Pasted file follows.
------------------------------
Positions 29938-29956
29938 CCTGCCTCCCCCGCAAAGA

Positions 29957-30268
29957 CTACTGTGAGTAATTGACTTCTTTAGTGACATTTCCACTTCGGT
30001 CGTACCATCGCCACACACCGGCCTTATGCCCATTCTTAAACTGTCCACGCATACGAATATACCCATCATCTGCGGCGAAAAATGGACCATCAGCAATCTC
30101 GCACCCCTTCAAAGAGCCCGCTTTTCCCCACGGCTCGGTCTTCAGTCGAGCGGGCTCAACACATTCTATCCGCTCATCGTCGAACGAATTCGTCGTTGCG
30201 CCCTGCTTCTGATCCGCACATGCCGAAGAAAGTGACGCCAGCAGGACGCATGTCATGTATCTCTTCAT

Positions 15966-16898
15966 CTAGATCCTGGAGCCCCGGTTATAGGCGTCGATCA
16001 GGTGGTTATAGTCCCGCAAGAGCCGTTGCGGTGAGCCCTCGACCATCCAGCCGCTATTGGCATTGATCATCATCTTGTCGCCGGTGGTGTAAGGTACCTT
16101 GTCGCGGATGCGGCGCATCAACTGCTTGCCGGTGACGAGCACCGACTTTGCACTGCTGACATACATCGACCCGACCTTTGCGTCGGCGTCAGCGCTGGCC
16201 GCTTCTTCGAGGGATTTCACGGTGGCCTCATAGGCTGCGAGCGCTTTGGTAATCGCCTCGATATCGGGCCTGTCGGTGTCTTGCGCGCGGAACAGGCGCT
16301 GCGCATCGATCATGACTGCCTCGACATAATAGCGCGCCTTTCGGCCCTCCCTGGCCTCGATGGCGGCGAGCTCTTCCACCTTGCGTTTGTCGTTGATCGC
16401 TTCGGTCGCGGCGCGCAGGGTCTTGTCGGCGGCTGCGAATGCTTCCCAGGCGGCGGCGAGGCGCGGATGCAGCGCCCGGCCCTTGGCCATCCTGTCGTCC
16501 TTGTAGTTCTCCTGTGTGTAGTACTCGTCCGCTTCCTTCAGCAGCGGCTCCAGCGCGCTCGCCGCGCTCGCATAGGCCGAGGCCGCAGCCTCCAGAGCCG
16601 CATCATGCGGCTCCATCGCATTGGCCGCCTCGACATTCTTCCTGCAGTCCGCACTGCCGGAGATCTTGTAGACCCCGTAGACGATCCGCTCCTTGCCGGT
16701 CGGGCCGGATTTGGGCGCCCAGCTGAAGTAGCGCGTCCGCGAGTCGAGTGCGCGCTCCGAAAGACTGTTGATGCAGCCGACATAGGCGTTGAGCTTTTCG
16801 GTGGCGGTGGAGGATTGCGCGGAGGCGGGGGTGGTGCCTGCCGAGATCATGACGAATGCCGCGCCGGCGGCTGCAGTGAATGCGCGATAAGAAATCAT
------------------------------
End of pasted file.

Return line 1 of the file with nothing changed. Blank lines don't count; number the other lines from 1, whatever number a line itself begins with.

Positions 29938-29956